Mild Brain InjuryView this Special Issue
Research Article | Open Access
Page Walker Buck, Rebecca G. Laster, Jocelyn Spencer Sagrati, Rachel Shapiro Kirzner, "Working with Mild Traumatic Brain Injury: Voices from the Field", Rehabilitation Research and Practice, vol. 2012, Article ID 625621, 6 pages, 2012. https://doi.org/10.1155/2012/625621
Working with Mild Traumatic Brain Injury: Voices from the Field
Mild traumatic brain injury (mTBI), also known as concussion, is an emerging public health issue in the United States. The estimated annual 1.2 million individuals who sustain this injury face a range of cognitive, psychological, and physical consequences for which rehabilitation protocols are being developed and implemented. On the frontlines of this developing area of rehabilitation work are professionals in a range of therapeutic settings whose practice wisdom has yet to be shared in the professional literature. This qualitative study aimed to fill this gap by exploring the experiences and insights of rehabilitation professionals serving mTBI patients in outpatient, civilian settings. An analysis of the qualitative data revealed five themes common in mTBI work, providing an in-depth look at this often challenging field of rehabilitation.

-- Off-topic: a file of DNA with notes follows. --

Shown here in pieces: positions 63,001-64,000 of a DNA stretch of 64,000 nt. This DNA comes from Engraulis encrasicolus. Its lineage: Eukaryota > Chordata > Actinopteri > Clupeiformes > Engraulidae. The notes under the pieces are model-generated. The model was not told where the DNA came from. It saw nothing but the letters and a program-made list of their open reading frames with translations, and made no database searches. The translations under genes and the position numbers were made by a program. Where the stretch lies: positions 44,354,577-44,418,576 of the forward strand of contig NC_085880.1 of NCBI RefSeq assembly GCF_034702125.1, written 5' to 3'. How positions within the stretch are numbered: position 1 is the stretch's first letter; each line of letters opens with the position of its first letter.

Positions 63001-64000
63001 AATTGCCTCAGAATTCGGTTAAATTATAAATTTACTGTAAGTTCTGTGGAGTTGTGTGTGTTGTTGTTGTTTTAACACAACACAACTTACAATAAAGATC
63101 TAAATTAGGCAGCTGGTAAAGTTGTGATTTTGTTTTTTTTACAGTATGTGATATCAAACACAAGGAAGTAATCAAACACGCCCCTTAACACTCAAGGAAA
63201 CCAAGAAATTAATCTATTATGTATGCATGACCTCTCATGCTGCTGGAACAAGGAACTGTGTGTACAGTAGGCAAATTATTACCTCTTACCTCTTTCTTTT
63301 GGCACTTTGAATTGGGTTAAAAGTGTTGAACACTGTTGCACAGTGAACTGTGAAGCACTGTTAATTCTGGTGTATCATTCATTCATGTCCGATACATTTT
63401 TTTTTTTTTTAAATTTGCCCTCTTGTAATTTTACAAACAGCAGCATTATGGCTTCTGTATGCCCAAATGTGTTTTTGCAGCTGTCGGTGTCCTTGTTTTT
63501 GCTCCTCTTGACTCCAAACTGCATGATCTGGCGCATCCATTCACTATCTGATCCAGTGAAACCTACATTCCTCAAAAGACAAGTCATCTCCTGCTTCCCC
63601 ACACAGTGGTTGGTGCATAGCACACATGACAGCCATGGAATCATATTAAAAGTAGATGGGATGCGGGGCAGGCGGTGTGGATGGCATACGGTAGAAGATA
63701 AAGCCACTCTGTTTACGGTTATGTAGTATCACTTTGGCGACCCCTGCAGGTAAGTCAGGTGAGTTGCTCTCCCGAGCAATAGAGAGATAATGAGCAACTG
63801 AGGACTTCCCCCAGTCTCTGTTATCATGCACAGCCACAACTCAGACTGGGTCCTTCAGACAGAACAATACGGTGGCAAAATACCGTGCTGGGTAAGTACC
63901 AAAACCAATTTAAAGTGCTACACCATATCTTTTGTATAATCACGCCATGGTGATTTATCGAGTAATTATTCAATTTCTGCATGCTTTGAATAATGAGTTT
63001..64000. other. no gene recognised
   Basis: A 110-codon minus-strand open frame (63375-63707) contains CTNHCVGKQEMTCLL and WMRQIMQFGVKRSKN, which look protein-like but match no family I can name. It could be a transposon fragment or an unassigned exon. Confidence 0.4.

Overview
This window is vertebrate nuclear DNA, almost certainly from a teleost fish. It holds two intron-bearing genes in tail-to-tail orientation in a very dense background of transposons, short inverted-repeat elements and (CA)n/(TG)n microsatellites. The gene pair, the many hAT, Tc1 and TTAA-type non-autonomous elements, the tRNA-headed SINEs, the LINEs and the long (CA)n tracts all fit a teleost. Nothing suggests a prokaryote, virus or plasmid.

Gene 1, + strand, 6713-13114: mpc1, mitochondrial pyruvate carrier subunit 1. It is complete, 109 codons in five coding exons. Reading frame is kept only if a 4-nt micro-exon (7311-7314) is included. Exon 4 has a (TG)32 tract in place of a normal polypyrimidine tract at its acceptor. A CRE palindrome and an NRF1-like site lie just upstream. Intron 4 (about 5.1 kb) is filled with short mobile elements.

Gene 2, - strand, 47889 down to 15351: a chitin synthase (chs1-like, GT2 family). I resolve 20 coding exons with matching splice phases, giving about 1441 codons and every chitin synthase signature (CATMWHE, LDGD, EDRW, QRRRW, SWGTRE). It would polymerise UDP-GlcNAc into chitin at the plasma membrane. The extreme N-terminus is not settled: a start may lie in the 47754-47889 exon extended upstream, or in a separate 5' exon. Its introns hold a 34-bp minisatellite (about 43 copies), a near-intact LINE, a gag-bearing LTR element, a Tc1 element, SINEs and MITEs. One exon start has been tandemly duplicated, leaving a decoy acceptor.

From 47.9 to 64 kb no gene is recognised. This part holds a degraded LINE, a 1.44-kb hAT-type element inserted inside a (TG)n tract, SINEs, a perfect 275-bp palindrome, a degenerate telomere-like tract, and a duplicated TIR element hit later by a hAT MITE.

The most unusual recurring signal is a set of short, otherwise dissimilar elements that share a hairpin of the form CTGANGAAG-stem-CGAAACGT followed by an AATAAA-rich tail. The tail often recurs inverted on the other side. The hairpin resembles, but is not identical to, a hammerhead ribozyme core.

In recent years, mild traumatic brain injury (mTBI) has emerged as a leading public health concern. Eighty-five percent of the 1.5 million traumatic brain injuries sustained by Americans every year are considered “mild” . Mild traumatic brain injury, commonly known as concussion, is a serious neurologic condition that can have long-term cognitive, physical, emotional, and social consequences. Once believed to be a virtual rite of passage in childhood and sports, concussions are now largely understood by medical professionals to be a traumatic form of brain injury that requires careful diagnosis, management, and followup .